Personal

What are the benefits of massage?

There are many physiological and chemical changes in the body that can result from massage, whether used to alleviate the stresses associated with a particular condition,injury or sport, or when used as a relaxing therapy.

Historically, regular massage has been used to:

How often should I have a massage?

This will depend on individual preference and on the reason for seeking treatment. If you have an injury, one treatment per week may be necessary for a while so as to continue to promote healing and reduction in pain. If massage is part of your preventative care regime, or used to help manage stress, once or twice a month would be suitable, although you may like to increase the frequency at times of particular stress, or if you find that you get the most continuing benefit out of a weekly treatment.

Where will my massage take place?

Your treatment room will be warm and quiet, with a specially designed and comfortable massage table. We can provide soft music to help you relax, or you’re welcome to bring your own.

Do I have to be naked? Where will I get undressed?

I prefer you to keep your underwear on, but it is entirely up to you and what you are comfortable with. Once you’re in the treatment room, I will leave the room giving you plenty of time to undress, make yourself comfortable on the table, and cover yourself with the clean sheet or towel provided.

Will I be covered during my massage?

In order to keep you warm and comfortable, you will be covered at all times with a sheet or towel, which will only be moved to expose the part of the body that I will be is working on. Some treatments may require you to be more mobile and in this case I  may suggest you bring loose fitting running shorts sports-type clothing to avoid any embarrassment and preserve your modesty.  As well as being covered, I use a heated table which helps to quickly warms muscles, feels great and eases aches.

What parts of my body will be massaged?

This will depend on the discussion and consultation we have prior to treatment. Together we  will discuss your desired outcome from treatment and this will inform the decision as to which areas of your body require particular work. In general, a typical full body treatment will mean work on your back, head, neck and shoulders, arms and legs, feet and hands. Genitals, breasts, and their surrounding areas are not touched. The particular techniques used will depend on the outcomes desired and will probably include broad, flowing strokes which release muscle tension and calm the nervous system, or rocking movements. Other techniques seek to re-educate movement and posture. Increased pressure can be used to relieve areas of particular muscle tension. I  use a light hypo-allergenic, neutral fragranced lotion to aid a smooth movement over your muscles and to hydrate the skin. If you’re sensitive to skin products please let me know at the start of your treatment. If you experience discomfort you should let me know so that another technique can be used.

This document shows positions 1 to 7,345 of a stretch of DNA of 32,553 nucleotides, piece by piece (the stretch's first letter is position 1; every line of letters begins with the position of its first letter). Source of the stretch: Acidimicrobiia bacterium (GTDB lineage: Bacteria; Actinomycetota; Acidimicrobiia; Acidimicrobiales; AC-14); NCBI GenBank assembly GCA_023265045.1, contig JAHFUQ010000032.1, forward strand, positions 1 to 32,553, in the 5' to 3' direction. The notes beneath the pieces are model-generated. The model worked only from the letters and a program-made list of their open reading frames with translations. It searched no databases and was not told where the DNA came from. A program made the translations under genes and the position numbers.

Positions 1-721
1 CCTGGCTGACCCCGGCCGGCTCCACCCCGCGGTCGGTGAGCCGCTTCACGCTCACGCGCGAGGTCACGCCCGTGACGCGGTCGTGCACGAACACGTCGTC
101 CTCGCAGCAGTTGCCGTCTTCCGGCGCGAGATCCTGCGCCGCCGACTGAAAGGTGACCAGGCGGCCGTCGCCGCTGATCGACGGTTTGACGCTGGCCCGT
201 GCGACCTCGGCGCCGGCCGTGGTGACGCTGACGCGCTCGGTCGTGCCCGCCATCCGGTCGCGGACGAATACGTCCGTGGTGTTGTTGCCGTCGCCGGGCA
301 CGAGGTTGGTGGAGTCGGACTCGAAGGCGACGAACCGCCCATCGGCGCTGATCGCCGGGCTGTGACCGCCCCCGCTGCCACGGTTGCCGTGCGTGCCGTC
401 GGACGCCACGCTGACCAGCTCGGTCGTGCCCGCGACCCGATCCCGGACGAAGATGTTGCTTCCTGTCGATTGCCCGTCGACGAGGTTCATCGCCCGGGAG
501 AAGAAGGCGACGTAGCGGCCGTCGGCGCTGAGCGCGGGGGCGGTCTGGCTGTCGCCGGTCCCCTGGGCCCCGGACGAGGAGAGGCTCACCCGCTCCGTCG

What if the pressure isn’t right for me?

Communication is a key element to any good treatment as each client is different. I will not be at all upset or offended if you ask for more, or less, pressure: It’s my aim is to deliver an individually tailored treatment and feedback is always welcome.

How long will the massage last? What should I do during the massage?

A standard booking is 60 minutes, which includes time spent discussing the kind of treatment you require. At this time, ask as many questions about their techniques as you like. During the treatment, just close your eyes, relax and be comfortable. You need only speak so as to indicate that you would like more, or less, pressure, or that another blanket is required. I will when necessary gently move parts of your body or ask you to, for instance, lift an arm or leg. In some cases, where more interactive techniques are required, you may need you to be more alert and responsive, however these types of techniques are usually employed at the beginning of the treatment and are then blended into a more relaxing treatment over the course of the session.

Contraindications:
Which conditions would affect my massage? Are there any conditions which mean I shouldn’t have a massage?

If you are currently under the supervision of a medical practitioner or any of the following apply to you please make contact before booking:

Do you Diagnose Problems?

To comply with UK Law and the Advertising Standards Authority guidelines on complementary therapy, I do not make any claims to cure or diagnose any medical condition. I strongly recommend that anyone who suffers an illness or injury should consult their GP in the first instance.

How will I feel after the massage? Are there any side-effects?

Many clients feel very relaxed and positive after a treatment. After continuing treatment they can find they are free from aches and pains that have become long-term, and feel more energetic and productive. It is always recommended that you drink plenty of water after your treatment, and avoid alcohol. You may feel a little dizzy or have a slight headache following treatment, and drinking water will help with these symptoms. You may experience a little soreness the following day but this is a result of the work done on your muscles and connective tissue during treatment, similar to the effect of a good work-out, and is nothing to worry about.